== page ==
With an influx of businesses being victims of fraud, especially fraudulent ACH or wire transfer requests over email, we want to ensure that you are protecting your business to the fullest. Any business can be the target of scammers. Small businesses are scammers’ number one target. According to the ACFE, small businesses with fewer than 100 employees are the most common victim of fraud.
ACH Fraud is Committed Via Email
ACH fraud is increasingly being committed through Business Email Compromise (BEC). What makes BEC attacks so threatening is the difficulty to identify them. In a BEC scam, a cybercriminal compromises legitimate business email accounts and then targets a business or individual to make some kind of request, usually involving a transfer of funds. The attacker will often pose as someone the recipient would trust, like their supervisor or the company’s CEO. These funds are then unwittingly transferred by the target into a fraudulent account controlled by the cybercriminal. These fraudulent wire transfers are often immediately transferred to cryptocurrency wallets and quickly dispersed, making recovery efforts very difficult.
In 2021, BEC losses totaled $2.4 billion among both large and small businesses.
How to Protect Against Fraudulent ACH and Wire Transfer Requests
One of the most important things you can do to protect your business from ACH fraud is to verify any requested changes to payment details. For example, if you receive an email requesting a change, do not make that change until you confirm with the company or person via a second communication method, such as over the phone or in person. Do not use the phone number that is in the email request or any other contact information in the email request. Instead, use a previously established number, or search for the business’s phone number on a search engine like Google.
Remember these tips:
- If you are originating ACH transactions to send funds to a merchant or direct deposit to your employees, always verify any changes made directly with that party. Do not accept changes or modifications through emails.
- If you do receive an email to change ACH payment instructions, confirm the request via telephone or another secure communication channel, such as a merchant portal or instant messaging service you already use with that party.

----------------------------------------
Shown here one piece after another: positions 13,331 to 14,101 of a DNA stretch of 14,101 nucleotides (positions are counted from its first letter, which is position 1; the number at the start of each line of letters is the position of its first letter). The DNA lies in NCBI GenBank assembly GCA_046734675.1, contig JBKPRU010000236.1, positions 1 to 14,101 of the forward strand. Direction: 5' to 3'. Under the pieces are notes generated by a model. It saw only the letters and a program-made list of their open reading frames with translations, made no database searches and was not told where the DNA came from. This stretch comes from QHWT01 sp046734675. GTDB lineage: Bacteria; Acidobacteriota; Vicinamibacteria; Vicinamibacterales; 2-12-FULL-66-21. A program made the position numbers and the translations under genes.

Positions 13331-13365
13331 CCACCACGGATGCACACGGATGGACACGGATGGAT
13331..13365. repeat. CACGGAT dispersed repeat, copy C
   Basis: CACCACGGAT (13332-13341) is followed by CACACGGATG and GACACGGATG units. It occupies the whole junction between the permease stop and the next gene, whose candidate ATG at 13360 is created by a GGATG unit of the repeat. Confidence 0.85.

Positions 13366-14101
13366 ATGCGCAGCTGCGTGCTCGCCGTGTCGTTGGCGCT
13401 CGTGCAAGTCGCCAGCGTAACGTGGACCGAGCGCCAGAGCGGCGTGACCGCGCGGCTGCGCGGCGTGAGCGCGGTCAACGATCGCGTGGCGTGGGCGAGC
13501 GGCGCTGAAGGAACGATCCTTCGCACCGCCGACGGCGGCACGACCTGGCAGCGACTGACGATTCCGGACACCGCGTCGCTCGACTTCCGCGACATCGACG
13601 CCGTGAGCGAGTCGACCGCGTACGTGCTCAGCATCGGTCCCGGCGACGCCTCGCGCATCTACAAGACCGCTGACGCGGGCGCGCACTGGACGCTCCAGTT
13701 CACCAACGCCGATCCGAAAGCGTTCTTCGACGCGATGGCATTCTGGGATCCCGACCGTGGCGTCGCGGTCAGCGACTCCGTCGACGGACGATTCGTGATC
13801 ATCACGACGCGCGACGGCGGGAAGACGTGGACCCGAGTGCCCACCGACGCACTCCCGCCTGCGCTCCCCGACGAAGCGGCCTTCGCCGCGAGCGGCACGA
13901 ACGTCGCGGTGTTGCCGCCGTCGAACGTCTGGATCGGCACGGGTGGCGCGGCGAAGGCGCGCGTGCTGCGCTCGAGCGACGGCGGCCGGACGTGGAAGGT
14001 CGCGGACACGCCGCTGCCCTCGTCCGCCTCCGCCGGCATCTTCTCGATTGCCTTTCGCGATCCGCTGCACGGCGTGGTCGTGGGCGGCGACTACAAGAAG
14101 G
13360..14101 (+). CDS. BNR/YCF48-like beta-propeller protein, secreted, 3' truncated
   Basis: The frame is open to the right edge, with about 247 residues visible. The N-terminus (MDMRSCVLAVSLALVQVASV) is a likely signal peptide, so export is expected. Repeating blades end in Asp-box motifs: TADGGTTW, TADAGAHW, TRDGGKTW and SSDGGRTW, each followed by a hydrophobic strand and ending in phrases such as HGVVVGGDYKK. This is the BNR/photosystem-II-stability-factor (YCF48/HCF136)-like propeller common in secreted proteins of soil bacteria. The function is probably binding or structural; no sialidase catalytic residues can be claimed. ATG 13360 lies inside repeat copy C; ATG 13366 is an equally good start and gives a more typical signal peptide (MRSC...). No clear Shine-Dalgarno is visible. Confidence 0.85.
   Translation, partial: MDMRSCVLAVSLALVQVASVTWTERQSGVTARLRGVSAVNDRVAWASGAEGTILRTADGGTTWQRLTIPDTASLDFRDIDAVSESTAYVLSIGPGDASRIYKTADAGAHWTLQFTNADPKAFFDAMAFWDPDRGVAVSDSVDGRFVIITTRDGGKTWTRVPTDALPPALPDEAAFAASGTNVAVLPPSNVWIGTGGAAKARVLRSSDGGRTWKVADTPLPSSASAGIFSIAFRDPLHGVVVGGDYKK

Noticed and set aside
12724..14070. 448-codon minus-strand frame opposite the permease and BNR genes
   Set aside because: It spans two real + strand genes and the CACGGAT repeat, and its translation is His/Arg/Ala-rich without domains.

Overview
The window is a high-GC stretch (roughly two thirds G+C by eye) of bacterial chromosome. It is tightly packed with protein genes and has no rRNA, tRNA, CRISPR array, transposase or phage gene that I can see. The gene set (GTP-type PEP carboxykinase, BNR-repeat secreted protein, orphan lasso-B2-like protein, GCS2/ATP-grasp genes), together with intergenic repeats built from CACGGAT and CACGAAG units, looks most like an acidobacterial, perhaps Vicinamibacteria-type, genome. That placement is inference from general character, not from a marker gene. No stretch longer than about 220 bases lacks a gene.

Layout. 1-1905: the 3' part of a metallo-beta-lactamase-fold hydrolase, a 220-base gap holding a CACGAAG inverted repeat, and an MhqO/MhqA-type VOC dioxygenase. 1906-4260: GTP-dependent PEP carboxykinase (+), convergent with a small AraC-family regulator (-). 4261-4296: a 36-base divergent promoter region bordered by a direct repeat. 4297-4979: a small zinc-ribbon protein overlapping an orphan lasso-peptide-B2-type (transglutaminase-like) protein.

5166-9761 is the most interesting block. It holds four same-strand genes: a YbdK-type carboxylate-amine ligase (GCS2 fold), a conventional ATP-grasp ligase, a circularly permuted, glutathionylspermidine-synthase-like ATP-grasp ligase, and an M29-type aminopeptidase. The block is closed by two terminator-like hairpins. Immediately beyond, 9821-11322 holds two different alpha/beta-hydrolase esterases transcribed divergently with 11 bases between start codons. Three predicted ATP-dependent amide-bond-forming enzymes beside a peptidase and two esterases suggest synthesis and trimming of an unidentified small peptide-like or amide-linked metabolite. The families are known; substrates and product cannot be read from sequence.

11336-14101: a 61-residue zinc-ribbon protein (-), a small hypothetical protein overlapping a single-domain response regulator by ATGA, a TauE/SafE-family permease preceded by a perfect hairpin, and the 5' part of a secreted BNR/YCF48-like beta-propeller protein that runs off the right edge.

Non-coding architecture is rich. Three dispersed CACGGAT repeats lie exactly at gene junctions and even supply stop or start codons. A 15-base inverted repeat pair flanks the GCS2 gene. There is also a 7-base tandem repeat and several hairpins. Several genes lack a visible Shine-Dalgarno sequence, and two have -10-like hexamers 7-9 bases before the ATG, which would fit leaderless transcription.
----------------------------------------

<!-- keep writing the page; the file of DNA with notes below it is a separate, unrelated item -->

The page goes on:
- Be wary of any instructions for follow-up the sender includes in their email request. Any request you receive could be a fraudulent email, so the instructions could push you closer to the fraudster.
How to Prevent BEC Attacks
BEC attacks can be the catalyst for multiple different cyberattacks. Since BEC scams rely on human error for success, a strong defense requires educating employees on potential attack warning signs. Here are some tips recommended by the FBI to help protect your business from a BEC threat.
- Be wary of the information you share online. By openly sharing things like pet names, schools you attended, family members, and your birthday, you can give a scammer hints to guess your password or answer your security questions to gain access to your personal accounts.
- Don’t click on any attachments or links in an unsolicited email or text message asking you to update or verify account information. Look up the company’s phone number (don’t use the contact information in the suspicious email or text) and call the company to ask if the request is legitimate.
- Carefully examine the message’s email address, URL, and spelling. BEC emails may use spoofed email addresses that are easy to miss if you aren’t paying attention, such as email@example.com instead of firstname.lastname@example.org (zero instead of an o).
- Never open an email attachment from someone you don’t know.
- Set up two-factor authentication on any account that allows it as an extra security measure.
- Verify payment and purchase requests by calling the requestor to make sure it is legitimate.
- If the requestor is pressuring you to act quickly it may be an indication of a scam.
- Trust your instincts. If an email or an attachment seems suspicious, do not click on it and seek verification from a second source.
Learn more about Choice Bank’s fraud prevention tools, such as Positive Pay, and request a meeting with our cash management officer here.
For additional cybersecurity tips and resources check out our Cybersecurity Resources page.